[Met Performance] CID:243930

La Traviata
Metropolitan Opera House, Tue, January 13, 1976

Debut : Sarah Caldwell

La Traviata (622)
Giuseppe Verdi | Francesco Maria Piave
Beverly Sills

Stuart Burrows

William Walker

Cynthia Munzer

Charles Anthony

Baron Douphol
Robert Goodloe

Marquis D'Obigny
Gene Boucher

Dr. Grenvil
Edmond Karlsrud

Constance Webber

Abram Morales

Glenn Bater

Patricia Heyes

Ivan Allen

Jeremy Ives

Sarah Caldwell [Debut]

Alfred Lunt

Cecil Beaton

John Butler

Stage Director
Fabrizio Melano

La Traviata received fourteen performances this season.

Review 1:

Review of Harold C. Schonberg in The New York Times

All of the principals in Tuesday night's "Traviata" at the Metropolitan were appearing in that Verdi opera for the first time in the house. There was Beverly Sills as Violetta. There was Stuart Burrows as Alfredo. There was William Walker as Germont.... And, above all, there was Sarah Caldwell in the pit.

Miss Caldwell, it need not be stressed, has become America's newest culture hero. In Boston she has her own opera company, where she stages and conducts. Recently she led the New York Philharmonic in a concert of music by women composers. Tuesday she was the first woman ever to conduct at the Metropolitan Opera, which admittedly has been a rather conservative organization since it opened in 1883. When the conductor made her appearance, many in the audience rose to greet her. It may have been more than coincidence that the greatest number of risers were women.... Everybody seemed to like her conducting, as well they should. It was well-organized, it was brisk but not pell-mell in tempo, it was accurate in rhythm....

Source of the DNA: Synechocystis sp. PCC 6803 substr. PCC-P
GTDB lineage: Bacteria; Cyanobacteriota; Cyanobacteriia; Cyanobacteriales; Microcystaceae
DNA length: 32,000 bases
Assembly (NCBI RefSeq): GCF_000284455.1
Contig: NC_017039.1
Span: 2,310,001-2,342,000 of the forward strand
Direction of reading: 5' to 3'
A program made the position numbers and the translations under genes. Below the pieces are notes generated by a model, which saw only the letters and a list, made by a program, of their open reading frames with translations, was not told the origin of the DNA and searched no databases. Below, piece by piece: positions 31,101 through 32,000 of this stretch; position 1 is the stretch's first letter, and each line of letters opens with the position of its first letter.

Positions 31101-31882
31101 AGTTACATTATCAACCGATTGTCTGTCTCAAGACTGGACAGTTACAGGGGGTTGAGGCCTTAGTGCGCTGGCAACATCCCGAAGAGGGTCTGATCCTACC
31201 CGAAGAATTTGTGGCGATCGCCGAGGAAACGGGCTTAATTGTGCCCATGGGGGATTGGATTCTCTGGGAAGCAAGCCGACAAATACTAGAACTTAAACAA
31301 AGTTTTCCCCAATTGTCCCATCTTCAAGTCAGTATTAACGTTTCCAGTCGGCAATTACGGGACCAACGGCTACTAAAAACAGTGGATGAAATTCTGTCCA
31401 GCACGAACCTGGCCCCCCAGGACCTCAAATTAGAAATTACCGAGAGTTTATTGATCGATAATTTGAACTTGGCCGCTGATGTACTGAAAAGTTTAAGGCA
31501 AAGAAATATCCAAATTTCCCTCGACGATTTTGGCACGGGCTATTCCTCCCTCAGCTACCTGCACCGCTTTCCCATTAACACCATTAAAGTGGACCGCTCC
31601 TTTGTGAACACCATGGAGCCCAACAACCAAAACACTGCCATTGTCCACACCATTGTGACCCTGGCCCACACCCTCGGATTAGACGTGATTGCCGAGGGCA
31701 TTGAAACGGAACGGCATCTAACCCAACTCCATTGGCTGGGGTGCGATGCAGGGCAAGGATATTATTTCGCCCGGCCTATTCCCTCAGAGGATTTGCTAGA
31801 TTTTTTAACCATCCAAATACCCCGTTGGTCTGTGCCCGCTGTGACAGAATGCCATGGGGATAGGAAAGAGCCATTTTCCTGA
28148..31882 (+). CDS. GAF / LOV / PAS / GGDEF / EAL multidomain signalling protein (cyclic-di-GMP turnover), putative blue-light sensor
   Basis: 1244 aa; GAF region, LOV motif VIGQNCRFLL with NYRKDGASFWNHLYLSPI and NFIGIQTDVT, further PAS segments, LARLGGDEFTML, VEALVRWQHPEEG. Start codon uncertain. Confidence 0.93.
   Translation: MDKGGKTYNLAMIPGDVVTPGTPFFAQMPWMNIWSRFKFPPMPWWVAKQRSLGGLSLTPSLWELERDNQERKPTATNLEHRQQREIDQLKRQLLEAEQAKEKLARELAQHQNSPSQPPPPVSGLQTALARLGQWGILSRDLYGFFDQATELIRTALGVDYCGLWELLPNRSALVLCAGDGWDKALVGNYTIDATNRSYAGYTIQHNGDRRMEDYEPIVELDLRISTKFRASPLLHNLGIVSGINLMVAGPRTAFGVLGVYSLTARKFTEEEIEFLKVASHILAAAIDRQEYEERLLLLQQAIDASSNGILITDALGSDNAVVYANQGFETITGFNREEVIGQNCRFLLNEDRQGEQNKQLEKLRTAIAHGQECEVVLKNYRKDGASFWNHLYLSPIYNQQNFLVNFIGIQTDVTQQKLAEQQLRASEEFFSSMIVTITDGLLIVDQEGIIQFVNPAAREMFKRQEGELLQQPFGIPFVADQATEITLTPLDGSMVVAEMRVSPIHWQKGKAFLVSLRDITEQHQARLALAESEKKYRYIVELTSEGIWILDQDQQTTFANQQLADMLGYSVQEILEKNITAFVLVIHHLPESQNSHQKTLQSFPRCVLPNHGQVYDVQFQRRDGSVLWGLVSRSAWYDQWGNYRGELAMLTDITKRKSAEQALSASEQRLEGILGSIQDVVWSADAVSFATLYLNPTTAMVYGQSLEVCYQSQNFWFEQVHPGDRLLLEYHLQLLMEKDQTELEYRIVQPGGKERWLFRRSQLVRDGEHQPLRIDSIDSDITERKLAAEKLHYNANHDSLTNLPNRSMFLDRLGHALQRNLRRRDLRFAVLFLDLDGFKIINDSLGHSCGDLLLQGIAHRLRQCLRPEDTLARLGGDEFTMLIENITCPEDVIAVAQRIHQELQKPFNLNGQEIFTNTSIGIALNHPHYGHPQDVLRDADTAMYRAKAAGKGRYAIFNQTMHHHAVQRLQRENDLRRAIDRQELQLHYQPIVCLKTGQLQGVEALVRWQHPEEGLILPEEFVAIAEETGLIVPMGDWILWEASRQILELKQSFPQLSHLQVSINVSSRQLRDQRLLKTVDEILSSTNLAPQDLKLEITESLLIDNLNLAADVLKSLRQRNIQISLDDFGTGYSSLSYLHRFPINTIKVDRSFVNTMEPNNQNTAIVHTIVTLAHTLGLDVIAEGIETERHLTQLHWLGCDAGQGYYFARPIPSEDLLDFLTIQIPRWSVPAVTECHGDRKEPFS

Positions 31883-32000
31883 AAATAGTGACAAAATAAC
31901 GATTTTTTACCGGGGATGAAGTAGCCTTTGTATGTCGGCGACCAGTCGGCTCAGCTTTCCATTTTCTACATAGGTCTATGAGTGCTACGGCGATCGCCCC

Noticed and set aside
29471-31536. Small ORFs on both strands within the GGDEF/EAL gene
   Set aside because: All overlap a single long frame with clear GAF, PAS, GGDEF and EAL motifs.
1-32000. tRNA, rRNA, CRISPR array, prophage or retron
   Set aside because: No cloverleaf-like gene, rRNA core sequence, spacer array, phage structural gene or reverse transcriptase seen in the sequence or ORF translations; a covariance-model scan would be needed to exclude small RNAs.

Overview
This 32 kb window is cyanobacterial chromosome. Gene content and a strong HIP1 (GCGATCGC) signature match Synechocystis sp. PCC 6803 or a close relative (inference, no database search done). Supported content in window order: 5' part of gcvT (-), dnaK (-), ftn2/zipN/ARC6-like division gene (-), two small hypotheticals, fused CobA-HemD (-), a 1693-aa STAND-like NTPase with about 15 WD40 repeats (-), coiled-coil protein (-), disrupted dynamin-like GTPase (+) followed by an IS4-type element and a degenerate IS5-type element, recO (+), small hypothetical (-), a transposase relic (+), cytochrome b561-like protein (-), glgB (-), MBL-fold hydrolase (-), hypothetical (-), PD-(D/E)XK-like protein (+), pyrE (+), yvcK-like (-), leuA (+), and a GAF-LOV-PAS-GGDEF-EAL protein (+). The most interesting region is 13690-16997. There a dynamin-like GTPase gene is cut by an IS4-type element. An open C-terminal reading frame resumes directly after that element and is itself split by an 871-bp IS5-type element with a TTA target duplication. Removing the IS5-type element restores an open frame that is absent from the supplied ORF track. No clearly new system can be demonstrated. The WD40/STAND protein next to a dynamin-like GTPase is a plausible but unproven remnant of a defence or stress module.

Above all, Miss Caldwell stressed clarity. The instrumental articulation in the accompaniment to "De' miei bollenti spiriti" was a case in point. Not often have the figurations been so clearly etched. Another characteristic was an avoidance of emotional heaviness. Miss Caldwell demonstrated that she felt the music - the drama of the last act was eloquent testimony - but she did not find it necessary to carry on high.

The singing last night was variable. Miss Sills had a great deal of pitch trouble in the first act. Later on she was closer to the note, but even there, one's enjoyment of her performance depended in large part on one's tolerance to pitch deviations. As expected, she presented a convincing dramatic realization of the role, progressing from vulgarian at the [Act I] curtain to the pathetic object at the end.

Mr. Burrows is a refined artist who was miscast as Alfredo. Perhaps he had a cold; his lyric voice did sound husky. But it also was clear that he was forcing at times for a bigger sound than is really his; and that the basic timbre of his voice is more Mozartean than Verdian. The best singing of the night came from Mr. Walker, who was a sonorous, lyric Germont. He also is as dependable an actor as he is a singer.

Review 2:

Review of Herbert Kupferberg syndicated from New York City

Sarah Caldwell's 'Traviata'